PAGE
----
Pamper Yourself: Pedicure Tips for People with Diabetes

Treat your feet to a pedicure -- but only after taking steps to protect your health.

When Ruth Nichols decided to get a pedicure a year after her type 2 diabetes diagnosis, she knew she needed to take extra care. Ruth, 59, had watched her father become wheelchair-bound after years of living with diabetes, so she understood the importance of caring for her feet. But when she checked out several salons three years ago near her home in Gulfport, Florida, she was horrified to see their lax sanitation.

"They spritzed those little tubs for just a few seconds before filling them up for the next customer," she says. Fortunately, Ruth discovered a local salon owned by a nurse that specializes in pedicures for people with diabetes (PWDs). She now confidently gets her feet pampered and toenails polished, sometimes experimenting with shades of joyful yellow and suede blue.

Some diabetes experts tell patients to skip pedicures because of the risk of complications. "I've had many people who have gotten infections from pedicures, and because of their diabetes they are often slow to heal," says Katherine Lai, D.P.M., a podiatrist at the Center for Podiatric Care and Sports Medicine in New York City.

Yet caring for your feet is key in managing diabetes, and many PWDs do enjoy regular pedicures. Talk to your health care provider before getting a pedicure. Extra-thick skin, curved nails, or circulation problems require some people to forgo a pedicure and have their nails trimmed at a podiatrist's office.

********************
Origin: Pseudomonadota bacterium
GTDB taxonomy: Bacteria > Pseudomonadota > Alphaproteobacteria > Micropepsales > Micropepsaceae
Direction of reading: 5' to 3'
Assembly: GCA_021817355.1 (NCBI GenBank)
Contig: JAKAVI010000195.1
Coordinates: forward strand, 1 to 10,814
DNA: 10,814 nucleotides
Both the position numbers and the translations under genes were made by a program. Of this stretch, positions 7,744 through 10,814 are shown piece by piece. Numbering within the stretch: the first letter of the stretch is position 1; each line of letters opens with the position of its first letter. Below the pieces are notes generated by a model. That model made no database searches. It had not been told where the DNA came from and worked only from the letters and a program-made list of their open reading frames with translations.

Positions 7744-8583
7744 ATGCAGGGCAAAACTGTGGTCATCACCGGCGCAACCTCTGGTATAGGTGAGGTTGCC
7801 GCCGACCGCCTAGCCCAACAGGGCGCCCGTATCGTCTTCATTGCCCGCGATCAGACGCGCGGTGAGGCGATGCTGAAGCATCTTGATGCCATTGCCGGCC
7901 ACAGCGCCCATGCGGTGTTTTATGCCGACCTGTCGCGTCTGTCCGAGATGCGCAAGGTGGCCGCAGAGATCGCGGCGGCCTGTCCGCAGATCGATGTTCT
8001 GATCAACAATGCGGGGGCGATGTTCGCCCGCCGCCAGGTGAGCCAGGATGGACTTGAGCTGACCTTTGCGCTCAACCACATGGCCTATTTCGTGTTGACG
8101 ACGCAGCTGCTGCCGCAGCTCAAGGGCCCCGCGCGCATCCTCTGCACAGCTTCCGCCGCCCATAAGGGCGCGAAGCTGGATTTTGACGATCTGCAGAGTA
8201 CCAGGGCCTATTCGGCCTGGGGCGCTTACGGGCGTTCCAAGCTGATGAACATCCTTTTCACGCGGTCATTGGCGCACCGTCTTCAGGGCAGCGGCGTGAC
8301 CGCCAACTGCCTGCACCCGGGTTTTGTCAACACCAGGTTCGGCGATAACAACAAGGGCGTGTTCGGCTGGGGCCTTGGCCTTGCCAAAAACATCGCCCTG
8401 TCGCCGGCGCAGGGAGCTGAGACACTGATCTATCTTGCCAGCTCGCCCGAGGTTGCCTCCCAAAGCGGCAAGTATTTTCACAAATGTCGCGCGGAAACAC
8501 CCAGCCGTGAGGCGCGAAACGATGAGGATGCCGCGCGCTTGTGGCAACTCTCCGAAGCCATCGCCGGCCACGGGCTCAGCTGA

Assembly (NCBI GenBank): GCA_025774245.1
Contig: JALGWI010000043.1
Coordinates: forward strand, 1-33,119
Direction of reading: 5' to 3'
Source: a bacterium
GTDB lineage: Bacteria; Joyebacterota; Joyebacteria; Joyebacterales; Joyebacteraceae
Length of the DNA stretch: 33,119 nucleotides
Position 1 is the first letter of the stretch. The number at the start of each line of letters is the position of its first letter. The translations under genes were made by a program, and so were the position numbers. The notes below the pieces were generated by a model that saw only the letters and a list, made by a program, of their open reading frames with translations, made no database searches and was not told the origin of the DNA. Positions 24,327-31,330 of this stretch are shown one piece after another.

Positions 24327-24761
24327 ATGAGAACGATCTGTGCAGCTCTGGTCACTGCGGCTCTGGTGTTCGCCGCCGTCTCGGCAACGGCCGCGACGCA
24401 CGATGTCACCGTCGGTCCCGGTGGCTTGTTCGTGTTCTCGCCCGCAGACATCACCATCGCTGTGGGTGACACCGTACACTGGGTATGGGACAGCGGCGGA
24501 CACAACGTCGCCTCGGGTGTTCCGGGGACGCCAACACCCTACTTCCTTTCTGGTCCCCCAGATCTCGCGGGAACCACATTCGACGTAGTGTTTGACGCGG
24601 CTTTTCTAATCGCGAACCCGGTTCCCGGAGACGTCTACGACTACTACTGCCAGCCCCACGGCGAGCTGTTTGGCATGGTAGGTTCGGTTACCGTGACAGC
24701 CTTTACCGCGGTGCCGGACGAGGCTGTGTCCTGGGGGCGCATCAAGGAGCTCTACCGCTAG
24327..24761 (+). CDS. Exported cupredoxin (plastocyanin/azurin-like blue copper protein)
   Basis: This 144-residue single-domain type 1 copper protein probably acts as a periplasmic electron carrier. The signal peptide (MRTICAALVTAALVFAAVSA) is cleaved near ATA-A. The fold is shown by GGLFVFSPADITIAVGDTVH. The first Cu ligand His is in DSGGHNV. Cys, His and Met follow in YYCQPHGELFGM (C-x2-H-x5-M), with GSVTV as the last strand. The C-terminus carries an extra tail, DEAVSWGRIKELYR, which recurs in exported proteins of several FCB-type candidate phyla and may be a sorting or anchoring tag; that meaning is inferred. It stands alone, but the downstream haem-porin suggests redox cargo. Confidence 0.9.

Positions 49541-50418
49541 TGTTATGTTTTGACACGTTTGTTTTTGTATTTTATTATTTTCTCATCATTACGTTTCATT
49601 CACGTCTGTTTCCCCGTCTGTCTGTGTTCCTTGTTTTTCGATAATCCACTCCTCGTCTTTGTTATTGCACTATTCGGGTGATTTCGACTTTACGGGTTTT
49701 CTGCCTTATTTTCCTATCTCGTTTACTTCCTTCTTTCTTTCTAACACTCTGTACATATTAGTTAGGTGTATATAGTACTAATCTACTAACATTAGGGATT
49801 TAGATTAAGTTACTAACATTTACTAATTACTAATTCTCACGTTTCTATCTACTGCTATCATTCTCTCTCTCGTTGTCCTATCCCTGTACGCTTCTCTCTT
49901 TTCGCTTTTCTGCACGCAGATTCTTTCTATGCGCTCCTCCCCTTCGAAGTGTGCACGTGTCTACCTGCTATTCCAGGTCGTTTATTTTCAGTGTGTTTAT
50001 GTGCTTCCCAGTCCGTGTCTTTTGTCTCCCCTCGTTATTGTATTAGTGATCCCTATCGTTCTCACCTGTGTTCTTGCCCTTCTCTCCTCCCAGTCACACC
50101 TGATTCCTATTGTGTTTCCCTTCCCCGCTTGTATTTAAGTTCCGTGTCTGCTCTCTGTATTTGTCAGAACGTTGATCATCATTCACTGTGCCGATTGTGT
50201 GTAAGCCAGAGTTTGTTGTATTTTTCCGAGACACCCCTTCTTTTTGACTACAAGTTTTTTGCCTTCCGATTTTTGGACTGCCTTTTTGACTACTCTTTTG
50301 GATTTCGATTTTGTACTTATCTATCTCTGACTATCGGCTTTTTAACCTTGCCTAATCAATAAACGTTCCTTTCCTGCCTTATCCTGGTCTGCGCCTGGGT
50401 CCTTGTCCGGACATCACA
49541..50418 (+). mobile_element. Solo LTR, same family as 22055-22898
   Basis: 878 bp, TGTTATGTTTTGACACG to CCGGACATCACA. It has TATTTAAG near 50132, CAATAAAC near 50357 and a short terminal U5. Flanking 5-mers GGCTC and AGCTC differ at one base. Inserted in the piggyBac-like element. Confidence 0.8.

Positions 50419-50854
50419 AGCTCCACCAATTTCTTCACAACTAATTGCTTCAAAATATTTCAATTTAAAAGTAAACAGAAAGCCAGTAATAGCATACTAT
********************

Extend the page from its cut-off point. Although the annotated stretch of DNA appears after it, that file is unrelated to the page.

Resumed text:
Before you go, read our pedicure checklist and suggestions for what to take with you.

Pedicure Checklist

A few days before

-- Ditch your razor. Shaving your legs creates tiny nicks that can allow bacteria to enter, so it's best to avoid shaving for at least two days before an appointment.

-- Ask about cleaning procedures. Call ahead or stop in to ask the manager how the salon is sanitized. At Adam & Eve Day Spa in Seminole, Florida, owner Anna Marie Stewart, LPN, treats her tools like medical equipment. She scrubs them in soap and water, soaks them in disinfecting liquid, and heats them in a surgical autoclave. If you can't find a salon that takes similar precautions, consider providing your own tools.

What to Take with You

Bring your own tools. Providing your own tools at the salon is the best way to ensure foot safety. Many shops even allow you to store your tools on-site in a container labeled with your name. Here's a good list of what to take:

-- Nail clipper

-- Nipper (to be used only to remove dead skin)

-- Foot paddle or pumice stone (to gently slough off dead skin)

-- Nail file (disposable wooden ones are best)

-- Buffing brick (to ready nails for polish)

-- Orange stick (to clean under the nail or gently push back cuticles)

-- Moisturizer or cuticle oil (to soften skin)

-- Polish (many salons use the same bottles and brushes for different patrons)

During your appointment

Tell the technician if you have nerve damage. You might say, "My feet don't feel as much, so please make sure the water won't burn me," Stewart says.

Leave cuticles alone. The live skin around your nail bed should never be clipped because it opens a door to infections, Stewart says. Ask the technician to gently push back cuticles with a stick, which makes them look just as good, she says. If you trust the technicians not to cut your toenails too short, it's OK for them to clip; otherwise, ask for your nails to be filed.

Beware of overzealousness. Well-meaning technicians might vigorously scrape -- or worse, cut -- areas of calloused skin, but that can lead to sores, podiatrist Katherine Lai says.

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